May 8, 2006

BE A MAN:

Townies' Osei proves a fast learner (J Gillool, May 8, 2006, Providence Journal)

The first time he ran a race against American high school students, he was disqualified for false starts.

The next time he raced, he made it out of the starting blocks but finished last.

Not exactly the start you would have expected from someone who is now sprinting toward the American dream.

But then Eric Osei 's journey to national high school track prominence has never followed the normal script for an American teenage success story.

"The first time I false started and was kicked-out. The second time I finished last. But I knew I was fast. I knew I could do it," said Osei, the East Providence High senior track star.

He was right.

They have been running high school track meets in Rhode Island for at least 70 years, and in all that time nobody has ever run faster than Eric Osei.

He has run the indoor 55-meter sprint faster than any Rhode Island schoolboy ever has, and nobody from Rhode Island has ever run 100 meters outdoors as fast as Osei. For a few weeks this winter, he not only was the fastest high school student in Rhode Island, he also was the fastest 55-meter high school runner in the country.

But Osei's story is as much about clearing life's hurdles as it is about sprinting to the finishing line.

It's the story of a teenager who spent eight years living in his native Ghana, Africa, separated from his parents while they tried to earn enough money to bring all of their children to America.

It's a saga of a kid who only three years ago stepped into an environment where he couldn't speak the language and didn't understand what it meant to be an American teenager, but now is headed toward the American dream of a scholarship at a major university.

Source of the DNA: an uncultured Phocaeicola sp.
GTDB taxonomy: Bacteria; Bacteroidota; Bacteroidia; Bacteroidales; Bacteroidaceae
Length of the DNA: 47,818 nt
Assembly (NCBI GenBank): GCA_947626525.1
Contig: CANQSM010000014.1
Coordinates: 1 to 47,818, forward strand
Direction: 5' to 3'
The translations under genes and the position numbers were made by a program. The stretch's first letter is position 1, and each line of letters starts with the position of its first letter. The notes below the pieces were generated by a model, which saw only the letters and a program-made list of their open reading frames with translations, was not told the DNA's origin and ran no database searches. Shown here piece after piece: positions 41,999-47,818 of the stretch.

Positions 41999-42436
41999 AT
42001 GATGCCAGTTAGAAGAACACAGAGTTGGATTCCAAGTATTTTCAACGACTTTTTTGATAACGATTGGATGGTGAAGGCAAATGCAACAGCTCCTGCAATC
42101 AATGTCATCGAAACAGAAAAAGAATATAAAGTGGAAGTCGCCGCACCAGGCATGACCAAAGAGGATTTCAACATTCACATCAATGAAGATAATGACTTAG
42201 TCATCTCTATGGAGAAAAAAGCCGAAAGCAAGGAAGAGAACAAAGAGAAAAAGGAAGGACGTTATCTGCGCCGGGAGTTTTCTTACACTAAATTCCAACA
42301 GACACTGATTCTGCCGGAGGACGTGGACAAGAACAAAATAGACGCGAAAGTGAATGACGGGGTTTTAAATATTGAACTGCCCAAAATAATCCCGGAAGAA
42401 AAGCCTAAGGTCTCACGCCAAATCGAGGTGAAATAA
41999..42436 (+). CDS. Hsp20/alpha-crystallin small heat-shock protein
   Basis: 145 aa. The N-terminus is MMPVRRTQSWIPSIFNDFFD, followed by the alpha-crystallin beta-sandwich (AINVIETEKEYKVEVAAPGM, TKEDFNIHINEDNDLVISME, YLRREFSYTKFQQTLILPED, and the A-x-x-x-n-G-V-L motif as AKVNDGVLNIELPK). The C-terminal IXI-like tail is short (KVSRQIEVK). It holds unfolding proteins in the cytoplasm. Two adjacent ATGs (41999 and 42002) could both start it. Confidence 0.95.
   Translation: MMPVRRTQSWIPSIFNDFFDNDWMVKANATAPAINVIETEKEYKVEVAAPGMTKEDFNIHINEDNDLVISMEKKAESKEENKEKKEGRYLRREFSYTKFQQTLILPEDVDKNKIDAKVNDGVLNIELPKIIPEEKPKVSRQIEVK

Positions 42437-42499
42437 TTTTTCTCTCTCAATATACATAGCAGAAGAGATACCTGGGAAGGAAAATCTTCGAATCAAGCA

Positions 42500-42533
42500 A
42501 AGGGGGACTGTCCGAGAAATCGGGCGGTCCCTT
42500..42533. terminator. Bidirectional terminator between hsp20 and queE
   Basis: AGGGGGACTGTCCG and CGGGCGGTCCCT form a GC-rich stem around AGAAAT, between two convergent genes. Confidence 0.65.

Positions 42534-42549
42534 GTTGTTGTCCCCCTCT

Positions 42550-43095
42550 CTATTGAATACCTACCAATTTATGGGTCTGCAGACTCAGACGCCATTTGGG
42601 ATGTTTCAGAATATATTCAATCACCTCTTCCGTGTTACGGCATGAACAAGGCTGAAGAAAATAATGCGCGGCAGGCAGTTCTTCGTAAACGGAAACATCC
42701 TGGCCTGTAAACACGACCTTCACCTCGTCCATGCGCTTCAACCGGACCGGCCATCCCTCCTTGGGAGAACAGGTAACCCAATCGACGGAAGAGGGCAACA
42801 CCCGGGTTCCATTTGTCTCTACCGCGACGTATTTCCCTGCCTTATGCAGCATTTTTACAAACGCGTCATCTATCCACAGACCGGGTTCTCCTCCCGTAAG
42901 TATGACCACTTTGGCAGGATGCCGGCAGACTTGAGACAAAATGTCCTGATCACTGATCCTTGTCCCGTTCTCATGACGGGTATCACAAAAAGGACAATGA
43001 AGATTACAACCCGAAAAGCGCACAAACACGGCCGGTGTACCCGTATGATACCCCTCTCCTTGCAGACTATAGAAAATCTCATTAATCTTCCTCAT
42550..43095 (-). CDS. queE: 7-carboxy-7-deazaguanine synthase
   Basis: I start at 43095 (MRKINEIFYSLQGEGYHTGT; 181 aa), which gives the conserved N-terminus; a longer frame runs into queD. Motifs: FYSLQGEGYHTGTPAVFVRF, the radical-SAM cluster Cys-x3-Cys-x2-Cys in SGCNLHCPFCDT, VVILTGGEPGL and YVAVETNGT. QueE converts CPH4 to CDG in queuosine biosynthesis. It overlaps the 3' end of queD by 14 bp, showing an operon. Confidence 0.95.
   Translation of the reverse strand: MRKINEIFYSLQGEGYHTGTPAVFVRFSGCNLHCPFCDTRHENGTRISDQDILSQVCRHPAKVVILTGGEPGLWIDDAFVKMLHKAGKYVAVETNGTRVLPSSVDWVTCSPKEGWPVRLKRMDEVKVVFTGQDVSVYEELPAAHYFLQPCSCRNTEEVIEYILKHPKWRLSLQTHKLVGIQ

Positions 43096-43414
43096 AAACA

It's also the tale of a young man who knows talent comes with responsibility.

"My father says it's a gift from God," Osei said of his speed. "I know I have to work to be good at it."

His presence in America is by luck of the draw -- literally.

"My uncle was living in Rhode Island and he won the lottery, so he invited my mother and father to come to America," said Osei.

But there wasn't enough money to bring the entire family to America, so Osei's parents left their five children with relatives in Ghana. The plan was to eventually bring the entire family to America, but it took time.

"My two (older) sisters came here two years after my parents, and we (Osei and his two younger brothers) came here eight years after my parents," he said.

By that time, Osei was 16 years old.

It's never easy for a 16-year-old to integrate himself into a new social environment, but it can be especially difficult when that 16-year-old doesn't speak the same language as his new classmates.

"I spoke Twi," Osei said of the native language of Ghana. "But my mother told me I had to learn English. She told me I had to be a man and do it."


It actually sounds like a rather typical script.

Posted by Orrin Judd at May 8, 2006 7:13 PM
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